TODAY’S BIRTHDAY:
Lisa Ben: 1921. Her job as secretary at RKO Studios didn’t involve a lot of work, even though her boss wanted her to look busy. So she used her side project to fill the time. Using five sheets of carbon paper, she would type out her little newsletter twice over, making a total of twelve copies at the most. She could have used a mimeograph machine, but that would have meant using a machine in a common area where other secretaries might discover what she was up to. Between June 1947 to February 1948, she put out nine issues of Vice Versa, which, as modest as that was, is believed to be the first known lesbian publication in the world. Each issue consisted of a dozen or so pages of book and film reviews, essays, short stories, opinion pieces, and a smattering of poetry. She mailed three issues to friends; the rest she hand-distributed at her favorite lesbian bars in Los Angeles. And she always encouraged her readers to pass their copies on to others when they were done with them.

She was born Edith Edye, an only child who grew up on an apricot farm in Santa Clara County. She developed her first crush on another girl while in High School. Devastated when the other girl broke it off, she wen to to her mother for solace, but her mother reacted so badly that she knew she’d never be able to discuss her personal life with her parents again. In 1945, she left Northern California and moved to Los Angeles, where she met other women in her apartment building who were as little interested in boys as she was:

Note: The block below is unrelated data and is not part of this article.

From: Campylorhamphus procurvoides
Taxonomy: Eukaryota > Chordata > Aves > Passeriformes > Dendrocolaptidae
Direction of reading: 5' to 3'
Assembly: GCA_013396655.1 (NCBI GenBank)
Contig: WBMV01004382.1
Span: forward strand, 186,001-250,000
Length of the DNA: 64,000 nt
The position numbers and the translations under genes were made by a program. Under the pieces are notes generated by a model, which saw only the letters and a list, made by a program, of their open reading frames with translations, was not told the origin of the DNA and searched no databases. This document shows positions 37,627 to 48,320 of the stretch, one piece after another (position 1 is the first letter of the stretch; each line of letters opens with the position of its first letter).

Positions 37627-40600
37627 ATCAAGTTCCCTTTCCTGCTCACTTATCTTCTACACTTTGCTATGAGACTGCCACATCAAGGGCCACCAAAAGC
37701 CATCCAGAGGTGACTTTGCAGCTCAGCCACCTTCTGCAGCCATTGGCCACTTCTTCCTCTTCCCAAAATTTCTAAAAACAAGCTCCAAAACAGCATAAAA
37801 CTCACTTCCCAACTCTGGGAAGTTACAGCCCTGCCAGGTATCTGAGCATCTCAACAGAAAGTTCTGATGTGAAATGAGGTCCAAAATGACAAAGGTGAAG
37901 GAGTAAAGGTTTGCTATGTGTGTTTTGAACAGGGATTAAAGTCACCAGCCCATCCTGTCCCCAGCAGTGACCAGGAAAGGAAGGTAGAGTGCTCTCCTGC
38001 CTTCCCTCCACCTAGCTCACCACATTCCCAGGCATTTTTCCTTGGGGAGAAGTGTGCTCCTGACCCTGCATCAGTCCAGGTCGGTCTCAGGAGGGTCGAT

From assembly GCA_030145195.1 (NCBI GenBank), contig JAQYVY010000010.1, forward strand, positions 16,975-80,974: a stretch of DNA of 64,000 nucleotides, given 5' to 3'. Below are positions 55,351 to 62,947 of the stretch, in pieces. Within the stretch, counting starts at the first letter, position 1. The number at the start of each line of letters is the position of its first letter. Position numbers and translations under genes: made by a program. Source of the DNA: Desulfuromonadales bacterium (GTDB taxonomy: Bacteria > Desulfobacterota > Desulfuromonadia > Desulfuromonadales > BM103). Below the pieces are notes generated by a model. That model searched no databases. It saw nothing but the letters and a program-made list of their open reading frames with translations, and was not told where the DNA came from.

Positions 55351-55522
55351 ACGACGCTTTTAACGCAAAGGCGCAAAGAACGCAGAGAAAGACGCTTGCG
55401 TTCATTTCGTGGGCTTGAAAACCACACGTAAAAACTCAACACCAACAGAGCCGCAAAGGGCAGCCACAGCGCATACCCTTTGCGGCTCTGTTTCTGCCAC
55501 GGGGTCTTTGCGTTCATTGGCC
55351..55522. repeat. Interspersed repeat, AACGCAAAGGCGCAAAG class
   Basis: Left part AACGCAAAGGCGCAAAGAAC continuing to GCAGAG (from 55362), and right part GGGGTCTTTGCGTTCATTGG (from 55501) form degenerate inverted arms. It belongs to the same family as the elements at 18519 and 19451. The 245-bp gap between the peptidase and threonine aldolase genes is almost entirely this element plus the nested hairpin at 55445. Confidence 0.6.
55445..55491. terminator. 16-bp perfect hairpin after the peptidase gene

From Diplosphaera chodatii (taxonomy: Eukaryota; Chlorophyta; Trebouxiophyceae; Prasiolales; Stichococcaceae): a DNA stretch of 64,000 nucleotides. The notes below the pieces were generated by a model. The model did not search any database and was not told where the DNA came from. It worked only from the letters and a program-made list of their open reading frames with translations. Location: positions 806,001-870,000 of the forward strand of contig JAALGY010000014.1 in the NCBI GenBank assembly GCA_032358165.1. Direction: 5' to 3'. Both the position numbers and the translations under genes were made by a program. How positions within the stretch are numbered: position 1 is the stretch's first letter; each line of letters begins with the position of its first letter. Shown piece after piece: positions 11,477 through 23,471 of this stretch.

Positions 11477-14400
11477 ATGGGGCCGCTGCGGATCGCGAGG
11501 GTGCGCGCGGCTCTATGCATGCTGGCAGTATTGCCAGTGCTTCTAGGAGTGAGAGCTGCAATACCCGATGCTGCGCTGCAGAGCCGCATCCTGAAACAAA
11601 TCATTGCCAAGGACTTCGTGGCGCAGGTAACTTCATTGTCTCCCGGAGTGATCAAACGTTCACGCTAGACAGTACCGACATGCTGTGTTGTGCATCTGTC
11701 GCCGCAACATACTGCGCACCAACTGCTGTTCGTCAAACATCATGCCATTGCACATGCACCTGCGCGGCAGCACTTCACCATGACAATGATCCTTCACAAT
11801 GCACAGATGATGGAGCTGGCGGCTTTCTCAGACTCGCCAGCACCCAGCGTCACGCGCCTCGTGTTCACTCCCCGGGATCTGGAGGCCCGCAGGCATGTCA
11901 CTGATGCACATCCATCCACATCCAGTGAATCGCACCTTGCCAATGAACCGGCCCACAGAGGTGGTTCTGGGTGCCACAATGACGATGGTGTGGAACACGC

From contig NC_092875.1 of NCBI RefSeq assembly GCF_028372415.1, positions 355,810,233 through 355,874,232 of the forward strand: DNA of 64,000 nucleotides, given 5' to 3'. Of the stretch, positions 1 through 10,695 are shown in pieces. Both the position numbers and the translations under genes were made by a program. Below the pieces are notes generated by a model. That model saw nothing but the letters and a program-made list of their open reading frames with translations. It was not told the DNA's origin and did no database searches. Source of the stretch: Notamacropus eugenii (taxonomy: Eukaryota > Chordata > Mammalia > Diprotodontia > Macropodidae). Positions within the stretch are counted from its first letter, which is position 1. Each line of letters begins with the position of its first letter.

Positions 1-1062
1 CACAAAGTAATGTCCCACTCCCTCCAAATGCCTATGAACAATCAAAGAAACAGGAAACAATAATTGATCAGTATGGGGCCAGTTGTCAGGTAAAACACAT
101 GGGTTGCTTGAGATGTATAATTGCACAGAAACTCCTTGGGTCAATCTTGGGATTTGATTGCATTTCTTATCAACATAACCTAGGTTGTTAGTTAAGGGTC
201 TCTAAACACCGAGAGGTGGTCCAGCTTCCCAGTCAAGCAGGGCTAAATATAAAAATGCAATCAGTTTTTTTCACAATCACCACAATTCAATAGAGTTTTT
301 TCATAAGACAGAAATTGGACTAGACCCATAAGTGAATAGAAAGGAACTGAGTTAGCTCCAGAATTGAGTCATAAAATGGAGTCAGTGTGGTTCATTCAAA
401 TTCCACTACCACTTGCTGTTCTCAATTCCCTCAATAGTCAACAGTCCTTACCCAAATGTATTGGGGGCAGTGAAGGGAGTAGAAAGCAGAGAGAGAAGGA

“I don’t know what brought up the subject, but one of the girls turned to me and said, ‘are you gay?’ And I said, ‘I try to be as happy as I can under the circumstances.’ They all laughed. Then they said, ‘No, no’ and told me what it meant. And I said, ‘Well, yes, I guess I am because I don’t really go out and search for boyfriends. I don’t care for that.’ So they said, ‘You must come with us to a girl’s softball game.’ I went with them, but I didn’t tell them that softball bored the tar out of me. I just don’t care for sports. I know that’s very funny for a lesbian to say. But it’s true, I never have cared for sports. I went along to be with the crowd.”